Vettel finally embraces social media by joining Instagram

Jon Wilde
Sebastian Vettel at wheel of a 100yo Aston Martin. Paul Ricard July 2022.

Sebastian Vettel at the wheel of a 100-year-old Aston Martin. Paul Ricard July 2022.

Sebastian Vettel has taken his first steps into the world of social media by opening an Instagram account.

Until now, the German has resisted posting anything about his life on social media but has finally succumbed to the temptation – or been persuaded to do so.

There are no posts as yet on the Vettel Instagram account, which features a V5 logo and strapline of ‘there is still a race to win’ – perhaps a reference to his environmental campaigning.

His status as a four-time Formula 1 World Champion and ‘public figure’ is also listed and the 35-year-old already has 361,000 followers – but is not following anyone himself yet.

It appears the Aston Martin driver has finally given in to the pleas of rivals such as Pierre Gasly, who has been quoted as saying an abstinence from social media is “not normal”.

“Our generation, everyone is on social media,” said the Frenchman.

“Except Seb (Vettel) who is the only one and the only exception! We are still pushing him to be on Instagram, because it’s not normal these days not to be on social media.”

As for his own views, Vettel, who has said he takes an old-school approach to note-taking by using a pen and pad rather than an app on a phone or tablet device, has said previously: “The platforms do exactly the opposite of what they claim.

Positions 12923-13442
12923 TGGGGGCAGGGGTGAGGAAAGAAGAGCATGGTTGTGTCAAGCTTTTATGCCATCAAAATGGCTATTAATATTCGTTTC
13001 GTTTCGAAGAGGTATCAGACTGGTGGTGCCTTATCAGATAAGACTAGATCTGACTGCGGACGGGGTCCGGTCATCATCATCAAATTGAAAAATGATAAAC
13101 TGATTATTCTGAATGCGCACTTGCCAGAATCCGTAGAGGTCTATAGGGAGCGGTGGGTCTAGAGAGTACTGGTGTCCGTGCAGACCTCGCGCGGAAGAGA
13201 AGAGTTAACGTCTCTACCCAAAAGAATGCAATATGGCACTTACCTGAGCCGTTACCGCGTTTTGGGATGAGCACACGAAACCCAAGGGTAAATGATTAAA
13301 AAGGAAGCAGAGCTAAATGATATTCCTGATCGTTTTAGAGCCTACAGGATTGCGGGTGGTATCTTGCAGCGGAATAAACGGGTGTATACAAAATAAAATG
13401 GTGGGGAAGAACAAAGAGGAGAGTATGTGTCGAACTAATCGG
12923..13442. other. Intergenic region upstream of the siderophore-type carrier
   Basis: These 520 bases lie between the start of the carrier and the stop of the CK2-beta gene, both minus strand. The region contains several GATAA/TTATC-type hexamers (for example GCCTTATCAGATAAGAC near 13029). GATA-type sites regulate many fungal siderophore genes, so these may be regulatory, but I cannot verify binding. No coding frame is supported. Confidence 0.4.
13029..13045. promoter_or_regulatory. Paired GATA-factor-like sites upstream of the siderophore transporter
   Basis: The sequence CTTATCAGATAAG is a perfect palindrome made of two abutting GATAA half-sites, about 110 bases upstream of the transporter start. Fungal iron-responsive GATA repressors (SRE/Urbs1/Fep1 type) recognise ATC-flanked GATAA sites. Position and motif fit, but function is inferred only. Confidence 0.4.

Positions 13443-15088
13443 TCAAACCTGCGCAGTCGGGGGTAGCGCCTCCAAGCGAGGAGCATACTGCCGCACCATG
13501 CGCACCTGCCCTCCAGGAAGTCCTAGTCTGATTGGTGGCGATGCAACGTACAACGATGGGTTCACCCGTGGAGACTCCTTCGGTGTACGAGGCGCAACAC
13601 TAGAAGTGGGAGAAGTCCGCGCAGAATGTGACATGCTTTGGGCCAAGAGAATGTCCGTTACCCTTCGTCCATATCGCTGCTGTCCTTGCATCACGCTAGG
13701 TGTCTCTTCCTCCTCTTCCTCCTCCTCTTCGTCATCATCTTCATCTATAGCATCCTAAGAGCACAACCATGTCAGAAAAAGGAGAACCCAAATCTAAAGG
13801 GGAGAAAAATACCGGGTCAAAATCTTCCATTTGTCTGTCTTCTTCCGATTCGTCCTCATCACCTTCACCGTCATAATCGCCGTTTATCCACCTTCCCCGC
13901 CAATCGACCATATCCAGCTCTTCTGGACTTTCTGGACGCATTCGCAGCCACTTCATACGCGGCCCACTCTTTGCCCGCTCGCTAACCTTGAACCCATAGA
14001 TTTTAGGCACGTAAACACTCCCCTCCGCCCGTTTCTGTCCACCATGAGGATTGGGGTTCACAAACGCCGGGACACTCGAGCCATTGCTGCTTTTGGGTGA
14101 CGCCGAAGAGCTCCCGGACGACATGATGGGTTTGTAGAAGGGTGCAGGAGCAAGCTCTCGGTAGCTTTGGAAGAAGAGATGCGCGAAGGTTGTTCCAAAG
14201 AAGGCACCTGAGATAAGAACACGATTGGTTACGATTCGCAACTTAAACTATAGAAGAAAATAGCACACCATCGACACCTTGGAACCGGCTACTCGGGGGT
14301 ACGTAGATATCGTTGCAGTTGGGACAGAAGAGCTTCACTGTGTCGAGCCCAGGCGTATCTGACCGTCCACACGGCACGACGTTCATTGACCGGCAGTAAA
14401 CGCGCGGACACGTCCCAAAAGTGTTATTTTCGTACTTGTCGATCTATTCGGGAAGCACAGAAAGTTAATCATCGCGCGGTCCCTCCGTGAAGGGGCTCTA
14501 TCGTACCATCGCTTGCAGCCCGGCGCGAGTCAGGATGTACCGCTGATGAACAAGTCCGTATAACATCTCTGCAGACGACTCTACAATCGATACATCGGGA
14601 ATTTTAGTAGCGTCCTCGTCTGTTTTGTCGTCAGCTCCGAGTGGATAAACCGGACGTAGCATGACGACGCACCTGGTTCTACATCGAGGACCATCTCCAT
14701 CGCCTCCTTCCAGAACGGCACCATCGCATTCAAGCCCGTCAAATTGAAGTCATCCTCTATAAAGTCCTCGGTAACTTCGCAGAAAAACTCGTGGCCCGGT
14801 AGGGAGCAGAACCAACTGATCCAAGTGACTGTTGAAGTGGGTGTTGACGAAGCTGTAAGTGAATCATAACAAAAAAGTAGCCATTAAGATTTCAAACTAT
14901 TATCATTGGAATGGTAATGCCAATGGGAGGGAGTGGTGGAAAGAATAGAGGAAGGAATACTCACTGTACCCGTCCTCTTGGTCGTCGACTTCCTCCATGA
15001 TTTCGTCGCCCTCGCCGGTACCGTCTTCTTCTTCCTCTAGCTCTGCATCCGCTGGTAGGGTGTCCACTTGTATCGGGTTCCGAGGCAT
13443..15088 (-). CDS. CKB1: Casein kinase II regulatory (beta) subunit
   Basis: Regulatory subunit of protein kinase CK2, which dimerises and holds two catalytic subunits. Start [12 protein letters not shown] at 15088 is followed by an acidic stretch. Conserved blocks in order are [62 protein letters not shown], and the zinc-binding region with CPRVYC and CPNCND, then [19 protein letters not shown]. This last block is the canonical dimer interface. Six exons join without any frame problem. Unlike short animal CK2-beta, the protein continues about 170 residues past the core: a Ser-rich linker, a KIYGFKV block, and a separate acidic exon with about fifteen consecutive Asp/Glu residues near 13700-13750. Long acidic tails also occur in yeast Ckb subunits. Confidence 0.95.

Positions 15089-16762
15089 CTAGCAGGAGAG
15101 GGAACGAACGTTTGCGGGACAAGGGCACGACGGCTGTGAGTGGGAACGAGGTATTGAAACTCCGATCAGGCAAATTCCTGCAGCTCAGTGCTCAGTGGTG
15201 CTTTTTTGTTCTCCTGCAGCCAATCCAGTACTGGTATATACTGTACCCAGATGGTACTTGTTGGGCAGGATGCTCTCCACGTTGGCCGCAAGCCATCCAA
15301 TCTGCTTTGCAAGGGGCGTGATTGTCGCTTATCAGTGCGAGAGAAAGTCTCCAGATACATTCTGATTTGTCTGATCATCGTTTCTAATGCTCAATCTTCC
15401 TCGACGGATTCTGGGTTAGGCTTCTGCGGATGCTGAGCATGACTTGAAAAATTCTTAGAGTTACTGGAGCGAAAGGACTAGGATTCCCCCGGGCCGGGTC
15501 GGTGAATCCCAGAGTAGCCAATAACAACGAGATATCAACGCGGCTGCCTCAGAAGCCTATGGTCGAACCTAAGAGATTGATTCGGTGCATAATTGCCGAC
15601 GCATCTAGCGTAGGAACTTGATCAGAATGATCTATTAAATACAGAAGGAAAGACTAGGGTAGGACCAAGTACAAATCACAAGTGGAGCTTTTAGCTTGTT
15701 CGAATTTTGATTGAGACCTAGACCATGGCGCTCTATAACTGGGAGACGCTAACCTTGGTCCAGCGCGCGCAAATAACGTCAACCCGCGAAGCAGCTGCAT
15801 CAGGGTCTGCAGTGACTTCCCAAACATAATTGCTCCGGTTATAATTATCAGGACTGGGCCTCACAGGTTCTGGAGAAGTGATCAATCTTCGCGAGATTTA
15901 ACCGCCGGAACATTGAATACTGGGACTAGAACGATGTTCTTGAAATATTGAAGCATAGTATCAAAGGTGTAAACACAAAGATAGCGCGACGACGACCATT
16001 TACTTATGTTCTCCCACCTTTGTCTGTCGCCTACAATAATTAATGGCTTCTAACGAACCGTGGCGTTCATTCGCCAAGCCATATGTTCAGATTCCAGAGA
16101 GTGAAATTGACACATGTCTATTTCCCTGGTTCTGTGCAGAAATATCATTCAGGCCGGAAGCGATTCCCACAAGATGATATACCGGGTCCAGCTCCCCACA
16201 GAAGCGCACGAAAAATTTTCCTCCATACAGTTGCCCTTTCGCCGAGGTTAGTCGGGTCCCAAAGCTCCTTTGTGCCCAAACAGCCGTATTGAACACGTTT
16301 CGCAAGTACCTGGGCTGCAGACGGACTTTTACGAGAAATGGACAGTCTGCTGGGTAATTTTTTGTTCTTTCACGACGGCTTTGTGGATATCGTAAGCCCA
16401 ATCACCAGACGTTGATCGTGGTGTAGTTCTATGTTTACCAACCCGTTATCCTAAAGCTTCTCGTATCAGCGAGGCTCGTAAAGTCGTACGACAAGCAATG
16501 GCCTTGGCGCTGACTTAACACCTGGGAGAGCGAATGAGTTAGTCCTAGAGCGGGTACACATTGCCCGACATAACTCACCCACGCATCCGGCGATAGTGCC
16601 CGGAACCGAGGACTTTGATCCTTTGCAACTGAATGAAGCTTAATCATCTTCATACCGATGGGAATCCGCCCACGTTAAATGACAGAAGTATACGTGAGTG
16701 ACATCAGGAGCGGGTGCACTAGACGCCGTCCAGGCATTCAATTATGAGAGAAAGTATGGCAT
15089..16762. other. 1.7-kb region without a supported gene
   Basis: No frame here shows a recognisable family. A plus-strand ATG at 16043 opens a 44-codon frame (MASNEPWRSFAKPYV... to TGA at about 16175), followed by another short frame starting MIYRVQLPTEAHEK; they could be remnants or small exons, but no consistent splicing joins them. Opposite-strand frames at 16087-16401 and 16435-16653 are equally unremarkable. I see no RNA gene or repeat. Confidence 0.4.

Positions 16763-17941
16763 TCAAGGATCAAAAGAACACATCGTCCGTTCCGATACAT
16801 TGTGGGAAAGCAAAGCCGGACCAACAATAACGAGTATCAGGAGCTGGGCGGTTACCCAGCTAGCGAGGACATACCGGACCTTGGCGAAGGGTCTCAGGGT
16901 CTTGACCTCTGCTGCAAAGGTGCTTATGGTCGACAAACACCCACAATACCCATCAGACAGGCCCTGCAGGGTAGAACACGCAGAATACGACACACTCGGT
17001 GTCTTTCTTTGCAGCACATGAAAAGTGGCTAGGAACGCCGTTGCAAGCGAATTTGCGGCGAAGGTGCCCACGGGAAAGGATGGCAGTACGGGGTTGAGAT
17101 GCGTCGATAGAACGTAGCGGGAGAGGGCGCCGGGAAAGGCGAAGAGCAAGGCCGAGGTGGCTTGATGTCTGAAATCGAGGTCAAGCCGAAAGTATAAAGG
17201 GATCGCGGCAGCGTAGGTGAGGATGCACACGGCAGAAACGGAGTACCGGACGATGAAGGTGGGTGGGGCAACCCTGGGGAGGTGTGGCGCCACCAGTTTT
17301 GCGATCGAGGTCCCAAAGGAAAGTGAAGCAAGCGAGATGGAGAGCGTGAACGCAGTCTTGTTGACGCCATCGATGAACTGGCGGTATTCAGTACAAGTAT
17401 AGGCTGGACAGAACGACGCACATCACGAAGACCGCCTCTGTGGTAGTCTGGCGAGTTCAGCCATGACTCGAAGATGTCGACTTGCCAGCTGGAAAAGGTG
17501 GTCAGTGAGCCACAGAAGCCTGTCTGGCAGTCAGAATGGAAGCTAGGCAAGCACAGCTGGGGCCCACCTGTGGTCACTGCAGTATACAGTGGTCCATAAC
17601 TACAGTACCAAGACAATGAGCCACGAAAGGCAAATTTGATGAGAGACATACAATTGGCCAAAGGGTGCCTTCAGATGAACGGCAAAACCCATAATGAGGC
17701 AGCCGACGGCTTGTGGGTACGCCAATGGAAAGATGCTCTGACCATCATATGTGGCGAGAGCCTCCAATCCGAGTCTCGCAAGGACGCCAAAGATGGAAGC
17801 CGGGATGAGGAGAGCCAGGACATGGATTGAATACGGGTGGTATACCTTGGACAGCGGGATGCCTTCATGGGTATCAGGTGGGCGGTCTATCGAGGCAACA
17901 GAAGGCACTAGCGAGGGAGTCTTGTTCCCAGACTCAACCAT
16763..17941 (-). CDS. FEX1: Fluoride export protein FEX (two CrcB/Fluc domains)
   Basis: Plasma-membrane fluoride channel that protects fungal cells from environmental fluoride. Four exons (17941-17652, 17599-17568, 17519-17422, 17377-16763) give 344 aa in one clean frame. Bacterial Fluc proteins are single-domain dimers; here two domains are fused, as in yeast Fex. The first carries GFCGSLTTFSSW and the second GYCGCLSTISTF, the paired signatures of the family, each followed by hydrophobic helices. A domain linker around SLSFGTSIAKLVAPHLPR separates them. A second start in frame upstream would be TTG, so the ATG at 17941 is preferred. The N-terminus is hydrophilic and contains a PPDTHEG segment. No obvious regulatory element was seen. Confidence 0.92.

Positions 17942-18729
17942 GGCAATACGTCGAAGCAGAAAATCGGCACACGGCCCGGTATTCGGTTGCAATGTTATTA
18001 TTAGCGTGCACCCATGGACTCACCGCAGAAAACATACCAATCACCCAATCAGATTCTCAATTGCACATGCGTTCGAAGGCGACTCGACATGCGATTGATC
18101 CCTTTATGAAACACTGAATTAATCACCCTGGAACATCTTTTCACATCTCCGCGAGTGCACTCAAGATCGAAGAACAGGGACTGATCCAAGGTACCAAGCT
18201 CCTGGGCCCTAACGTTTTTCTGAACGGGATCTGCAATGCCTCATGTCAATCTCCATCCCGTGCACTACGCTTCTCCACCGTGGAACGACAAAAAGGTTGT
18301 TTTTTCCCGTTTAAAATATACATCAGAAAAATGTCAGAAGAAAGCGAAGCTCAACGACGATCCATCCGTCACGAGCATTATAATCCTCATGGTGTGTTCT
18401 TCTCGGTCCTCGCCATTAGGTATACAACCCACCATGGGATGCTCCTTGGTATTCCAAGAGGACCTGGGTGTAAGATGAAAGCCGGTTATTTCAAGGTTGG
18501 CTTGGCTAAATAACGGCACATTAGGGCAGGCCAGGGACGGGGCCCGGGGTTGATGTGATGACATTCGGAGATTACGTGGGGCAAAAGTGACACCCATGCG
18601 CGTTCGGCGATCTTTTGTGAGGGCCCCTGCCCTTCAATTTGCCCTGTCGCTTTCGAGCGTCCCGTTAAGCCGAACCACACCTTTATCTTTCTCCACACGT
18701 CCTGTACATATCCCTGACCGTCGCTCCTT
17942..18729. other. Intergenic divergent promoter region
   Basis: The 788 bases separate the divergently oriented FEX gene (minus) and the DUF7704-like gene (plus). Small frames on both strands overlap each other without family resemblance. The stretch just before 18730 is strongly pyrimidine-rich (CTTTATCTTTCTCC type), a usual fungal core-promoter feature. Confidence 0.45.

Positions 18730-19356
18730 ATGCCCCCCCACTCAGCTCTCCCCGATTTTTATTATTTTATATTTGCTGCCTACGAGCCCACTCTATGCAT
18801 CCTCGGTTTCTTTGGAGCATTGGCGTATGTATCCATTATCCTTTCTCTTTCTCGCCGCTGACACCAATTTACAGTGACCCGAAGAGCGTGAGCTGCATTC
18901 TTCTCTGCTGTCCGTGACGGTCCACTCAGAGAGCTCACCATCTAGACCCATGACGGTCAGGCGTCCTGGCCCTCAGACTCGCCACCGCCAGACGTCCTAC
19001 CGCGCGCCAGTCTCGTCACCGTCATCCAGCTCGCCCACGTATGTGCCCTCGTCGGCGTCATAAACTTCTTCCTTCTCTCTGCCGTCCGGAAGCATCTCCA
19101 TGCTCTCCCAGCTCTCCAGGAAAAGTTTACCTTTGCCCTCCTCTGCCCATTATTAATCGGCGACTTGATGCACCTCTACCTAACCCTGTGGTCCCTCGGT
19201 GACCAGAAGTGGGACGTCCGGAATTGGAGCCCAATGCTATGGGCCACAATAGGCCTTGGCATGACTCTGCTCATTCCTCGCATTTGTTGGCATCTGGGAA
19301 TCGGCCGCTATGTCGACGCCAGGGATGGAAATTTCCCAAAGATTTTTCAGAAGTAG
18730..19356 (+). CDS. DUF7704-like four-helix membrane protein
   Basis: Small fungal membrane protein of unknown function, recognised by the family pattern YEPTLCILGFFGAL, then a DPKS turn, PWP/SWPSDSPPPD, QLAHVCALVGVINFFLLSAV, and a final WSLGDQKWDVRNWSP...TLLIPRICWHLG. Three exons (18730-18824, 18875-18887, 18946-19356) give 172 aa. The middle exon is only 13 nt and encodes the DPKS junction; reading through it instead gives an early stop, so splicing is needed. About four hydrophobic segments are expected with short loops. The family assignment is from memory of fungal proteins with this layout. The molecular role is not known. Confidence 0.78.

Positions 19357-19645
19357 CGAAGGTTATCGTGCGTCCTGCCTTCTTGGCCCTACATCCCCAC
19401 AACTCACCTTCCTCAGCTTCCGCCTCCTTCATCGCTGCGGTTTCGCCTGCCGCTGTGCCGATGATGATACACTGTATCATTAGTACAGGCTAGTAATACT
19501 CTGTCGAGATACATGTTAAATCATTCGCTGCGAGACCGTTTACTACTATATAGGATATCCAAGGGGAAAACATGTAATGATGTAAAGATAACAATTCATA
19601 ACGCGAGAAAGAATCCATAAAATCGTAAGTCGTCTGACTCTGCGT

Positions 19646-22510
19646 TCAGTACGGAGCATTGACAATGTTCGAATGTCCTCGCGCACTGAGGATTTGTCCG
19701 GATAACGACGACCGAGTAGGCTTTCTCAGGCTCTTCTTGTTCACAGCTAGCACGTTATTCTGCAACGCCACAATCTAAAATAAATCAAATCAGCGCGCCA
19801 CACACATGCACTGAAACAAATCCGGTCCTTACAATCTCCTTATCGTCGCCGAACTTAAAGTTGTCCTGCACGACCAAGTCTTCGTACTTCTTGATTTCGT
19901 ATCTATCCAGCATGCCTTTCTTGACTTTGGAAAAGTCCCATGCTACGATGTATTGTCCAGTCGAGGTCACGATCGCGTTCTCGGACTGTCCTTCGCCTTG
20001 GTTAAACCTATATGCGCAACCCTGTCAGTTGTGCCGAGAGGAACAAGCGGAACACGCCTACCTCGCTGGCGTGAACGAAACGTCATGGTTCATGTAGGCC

“They do not show the real picture. If you have millions of followers, then no photo goes out uncensored.

“Like, you think you know people from the television. It’s a self-expression stage that makes money. The user does not really learn anything. It falls into the category of entertainment.

“I have no need to communicate. Why should I tell people where I am right now?

“I don’t want to criticise anyone who does it. Everyone has the freedom to do what they want, but I’m not part of this race.”

Vettel went on to say modern technology has its benefits in Formula 1.

“In terms of sports, the power of the computer helps us enormously,” he added.

“Only then can we build these cars as we have them now.

“In general, I am very sceptical about the whole thing. It will be interesting to see how far we end up going.

“In the end, however, everyone has to decide for themselves how much they want to be part of this digital world.”

Now, it appears Vettel – however reluctantly – does too.